Intro – Jeff Goodman
Climate change is affecting us all. We feel it in our day to day lives, but it is arguably in the oceans of the world the greatest changes are taking place – and most people don’t even know it’s happening.
The article below is written by David Helvarg, Author & President, Blue Frontier Campaign and is from the BLUE FRONTIER CAMPAIGN web site: http://www.bluefront.org
Thunder snow, super-storms, dust storms, arctic melting and coral bleaching have existed but not as a regular part of our language ‘til fossil fuel fired climate change kicked in. You know you’re in the greenhouse century when the 13 hottest years on record have all occurred since 1998 and last year, 2012, was the hottest in U.S. history, with a major drought, record fire season, sweltering summer and Hurricane Sandy. Of course no single event can be linked to human-enhanced climate disruption, just like no single Tour de France victory by Lance Armstrong can be attributed to his doping, but the trend line is there.
I’ve reported on oil and climate impacts from Antarctica to the Persian Gulf, the Gulf of Mexico, Fiji, Australia, Florida, lower Manhattan and offshore California. And in speaking with scientists in all those places I’ve found two common themes: One, the role of the ocean in climate change is not well enough understood but the impacts, like altered ecosystems and the shifting pH called ocean acidification are already occurring. Two, this is the first environmental story where the scientists are more alarmed than the public.
I first learned about global warming interviewing Roger Revelle, the father of modern U.S. oceanography, back in the 1980s. In the 1950s he and Dr. Charles Keeling, measuring atmospheric CO2 from an observatory in Hawaii, discovered industrial carbon dioxide was increasing in the atmosphere and warned of a warming “greenhouse effect.” That became established science at the time and still is.
Yet it was only in the 1990s that climate scientists were able to resolve one of their vexing issues, why the atmosphere wasn’t heating even more rapidly given this build up. The answer was the ocean was absorbing a lot of human-generated CO2, converting it to carbonic acid. The carbonic acid has shifted the pH of the ocean causing surface waters to be 30 percent more acidic than in the early 19th century and possibly up to 150 percent more acidic by the end of this century. That will change the chemical makeup of the ocean to what it was 20 million years ago when it was a less friendly place for shell forming critters like oysters, corals and certain plankton but a fine soup for bacterial mats and jellyfish (both of which are booming today). Warmer, more acidic waters also hold less dissolved oxygen and that is bad news for the entire food web.
Still, there are a couple of ocean conservation groups who talk about ocean acidification (OA) without mentioning climate change because they fear it is too much of a “hot button” issue. This, to me, is like trying to have a discussion about damaged battleships at Pearl Harbor in 1941 without mentioning the Japanese.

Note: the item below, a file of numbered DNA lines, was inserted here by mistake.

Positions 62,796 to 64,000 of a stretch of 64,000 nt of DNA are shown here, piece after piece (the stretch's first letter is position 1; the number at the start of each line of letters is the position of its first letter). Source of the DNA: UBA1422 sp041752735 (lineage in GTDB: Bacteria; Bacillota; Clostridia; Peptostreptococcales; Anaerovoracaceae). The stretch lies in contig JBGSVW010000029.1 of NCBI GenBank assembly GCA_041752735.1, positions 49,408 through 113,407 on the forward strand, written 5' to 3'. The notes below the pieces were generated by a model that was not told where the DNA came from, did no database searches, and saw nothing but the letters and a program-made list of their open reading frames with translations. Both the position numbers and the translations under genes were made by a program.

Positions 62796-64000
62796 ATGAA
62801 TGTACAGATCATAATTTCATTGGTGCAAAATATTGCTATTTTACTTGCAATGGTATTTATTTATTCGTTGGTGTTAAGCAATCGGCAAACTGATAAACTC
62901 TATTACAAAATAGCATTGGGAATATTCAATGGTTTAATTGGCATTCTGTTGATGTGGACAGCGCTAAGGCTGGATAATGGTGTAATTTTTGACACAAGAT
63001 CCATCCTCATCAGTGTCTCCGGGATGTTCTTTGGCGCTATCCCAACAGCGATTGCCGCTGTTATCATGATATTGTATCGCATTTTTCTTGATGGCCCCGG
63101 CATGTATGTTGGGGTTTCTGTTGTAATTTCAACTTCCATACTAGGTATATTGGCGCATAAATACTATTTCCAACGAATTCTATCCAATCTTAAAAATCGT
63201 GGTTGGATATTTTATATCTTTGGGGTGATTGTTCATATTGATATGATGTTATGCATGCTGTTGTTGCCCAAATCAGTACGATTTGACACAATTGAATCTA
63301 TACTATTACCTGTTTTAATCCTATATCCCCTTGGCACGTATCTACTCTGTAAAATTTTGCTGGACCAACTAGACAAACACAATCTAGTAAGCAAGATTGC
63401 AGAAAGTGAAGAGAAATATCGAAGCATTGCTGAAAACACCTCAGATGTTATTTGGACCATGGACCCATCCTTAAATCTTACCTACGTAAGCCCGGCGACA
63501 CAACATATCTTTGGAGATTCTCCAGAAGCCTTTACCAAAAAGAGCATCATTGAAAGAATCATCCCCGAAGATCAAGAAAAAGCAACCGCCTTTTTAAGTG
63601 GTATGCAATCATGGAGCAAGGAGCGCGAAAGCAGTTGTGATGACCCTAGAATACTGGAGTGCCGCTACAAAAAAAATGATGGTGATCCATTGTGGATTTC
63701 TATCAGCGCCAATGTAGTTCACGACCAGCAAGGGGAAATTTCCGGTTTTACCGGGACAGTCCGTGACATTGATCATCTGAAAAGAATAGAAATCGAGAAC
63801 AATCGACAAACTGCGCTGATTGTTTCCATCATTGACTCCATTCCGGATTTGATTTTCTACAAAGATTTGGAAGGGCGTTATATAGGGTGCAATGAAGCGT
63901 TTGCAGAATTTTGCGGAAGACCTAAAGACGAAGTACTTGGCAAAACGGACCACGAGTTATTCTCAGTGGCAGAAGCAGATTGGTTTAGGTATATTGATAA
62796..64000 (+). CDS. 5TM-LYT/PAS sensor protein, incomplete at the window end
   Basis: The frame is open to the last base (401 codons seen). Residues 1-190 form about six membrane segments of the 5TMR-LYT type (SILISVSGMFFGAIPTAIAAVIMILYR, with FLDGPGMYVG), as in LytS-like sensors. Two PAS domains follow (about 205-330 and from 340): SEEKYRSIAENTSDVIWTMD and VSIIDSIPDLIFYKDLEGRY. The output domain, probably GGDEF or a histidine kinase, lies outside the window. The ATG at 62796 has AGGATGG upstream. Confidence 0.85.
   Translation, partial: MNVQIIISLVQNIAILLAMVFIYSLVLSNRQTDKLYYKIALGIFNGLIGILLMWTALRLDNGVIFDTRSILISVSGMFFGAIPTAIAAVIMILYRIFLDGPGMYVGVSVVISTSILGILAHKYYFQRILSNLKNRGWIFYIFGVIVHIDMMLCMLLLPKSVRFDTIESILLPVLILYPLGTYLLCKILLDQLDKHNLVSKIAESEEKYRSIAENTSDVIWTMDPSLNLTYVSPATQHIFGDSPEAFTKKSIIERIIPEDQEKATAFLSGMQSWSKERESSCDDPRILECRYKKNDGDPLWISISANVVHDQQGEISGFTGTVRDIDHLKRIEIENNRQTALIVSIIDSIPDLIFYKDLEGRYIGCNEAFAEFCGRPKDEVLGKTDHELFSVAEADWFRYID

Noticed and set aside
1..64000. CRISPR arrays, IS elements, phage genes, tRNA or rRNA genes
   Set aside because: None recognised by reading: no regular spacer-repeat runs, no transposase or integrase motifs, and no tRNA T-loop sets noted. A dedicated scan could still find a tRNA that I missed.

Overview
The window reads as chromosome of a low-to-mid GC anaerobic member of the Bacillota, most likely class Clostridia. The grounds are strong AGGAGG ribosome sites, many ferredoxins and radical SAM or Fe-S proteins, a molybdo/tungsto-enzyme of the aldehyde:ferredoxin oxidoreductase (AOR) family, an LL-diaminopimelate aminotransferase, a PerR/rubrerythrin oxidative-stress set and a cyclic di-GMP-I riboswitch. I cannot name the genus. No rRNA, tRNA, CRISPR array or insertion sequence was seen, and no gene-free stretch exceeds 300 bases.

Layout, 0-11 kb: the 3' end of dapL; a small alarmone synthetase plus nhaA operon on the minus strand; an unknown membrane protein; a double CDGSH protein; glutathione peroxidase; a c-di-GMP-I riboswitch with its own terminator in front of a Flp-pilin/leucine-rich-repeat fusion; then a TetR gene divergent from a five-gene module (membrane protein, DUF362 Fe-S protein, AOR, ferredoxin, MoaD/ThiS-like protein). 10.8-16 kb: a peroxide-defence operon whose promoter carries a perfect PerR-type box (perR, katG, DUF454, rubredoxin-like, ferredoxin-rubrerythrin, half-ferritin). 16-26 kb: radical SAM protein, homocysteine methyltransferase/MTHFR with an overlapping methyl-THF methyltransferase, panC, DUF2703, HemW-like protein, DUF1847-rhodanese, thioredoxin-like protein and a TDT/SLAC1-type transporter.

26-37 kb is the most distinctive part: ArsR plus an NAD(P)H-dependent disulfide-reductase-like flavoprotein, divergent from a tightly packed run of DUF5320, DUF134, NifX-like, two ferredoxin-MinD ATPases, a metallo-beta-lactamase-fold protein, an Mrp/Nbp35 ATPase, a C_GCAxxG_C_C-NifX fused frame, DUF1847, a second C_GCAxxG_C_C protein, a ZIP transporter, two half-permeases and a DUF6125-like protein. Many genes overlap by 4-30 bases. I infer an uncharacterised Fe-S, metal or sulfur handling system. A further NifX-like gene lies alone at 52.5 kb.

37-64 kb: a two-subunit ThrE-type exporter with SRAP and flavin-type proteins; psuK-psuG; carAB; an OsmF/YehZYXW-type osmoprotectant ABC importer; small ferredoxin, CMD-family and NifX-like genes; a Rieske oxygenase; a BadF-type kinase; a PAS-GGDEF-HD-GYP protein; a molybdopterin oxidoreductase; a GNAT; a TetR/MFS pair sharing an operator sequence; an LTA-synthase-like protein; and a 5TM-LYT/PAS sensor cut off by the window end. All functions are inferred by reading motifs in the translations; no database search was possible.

Author and activist Bill McKibben and his climate group 350.org take a different approach. They’re mobilizing armies of people, most recently in Washington, D.C. to demand an end to the political stranglehold the fossil fuel industry has over much of our government and a rapid transition to clean energy. Unfortunately the marine conservation community is not bringing a lot of added value to this new populist upsurge.
Yet we are slowly beginning to see some good responses to, for example, climate-linked coastal disasters like Katrina and Sandy, from government, the private sector and the seaweed groups that influence them. One positive sign is New York Governor Cuomo’s call to use $400 million of federal disaster relief to buy back destroyed homes and structures in coastal flood zones from willing sellers, a strategy known as ‘planned retreat.’ The Metropolitan Waterfront Alliance has developed a waterfront action agenda for adapting New York City’s shores to the rising seas around it. In Louisiana, the state is committing its federal Restore Act funds from the BP blowout to actually restoring the coastal wetlands that protect New Orleans and other population centers, while the Gulf Restoration Network continues working to promote region-wide restoration of the coastal ecosystems that protect us all. In Washington state, long-time Surfrider member and state senator Kevin Ranker has introduced legislation to address the threat of OA that is already impacting the larval oysters at Taylor Shellfish and other aquaculture companies operating in state waters.
And, as I report in my new book The Golden Shore, California is now emerging as the nation’s leader in planning and adapting for coastal climate impacts. Moreover it’s established its own climate plan including a cap and trade emissions reduction program in response to the federal government’s failure to act. It’s no coincidence that if you go to our Blue Movement Directory you’ll find California has more seaweed groups fighting to protect and restore our public seas than any other state. Ocean action comes in response to citizen engagement. It is a huge challenge for the marine conservation community to understand how these local and state initiatives can be scaled up and made part of a common national and global strategy for our emerging blue movement.
It’s increasingly clear that if we’re to succeed as an ocean and coastal movement than climate will have to become one of our core issues. Even if we address the other cascading marine disasters of industrial overfishing, oil, plastic, chemical and nutrient pollution and loss of habitat, we could still have dying and disrupted seas just from the impacts of climate change alone. The challenge is to respond in time.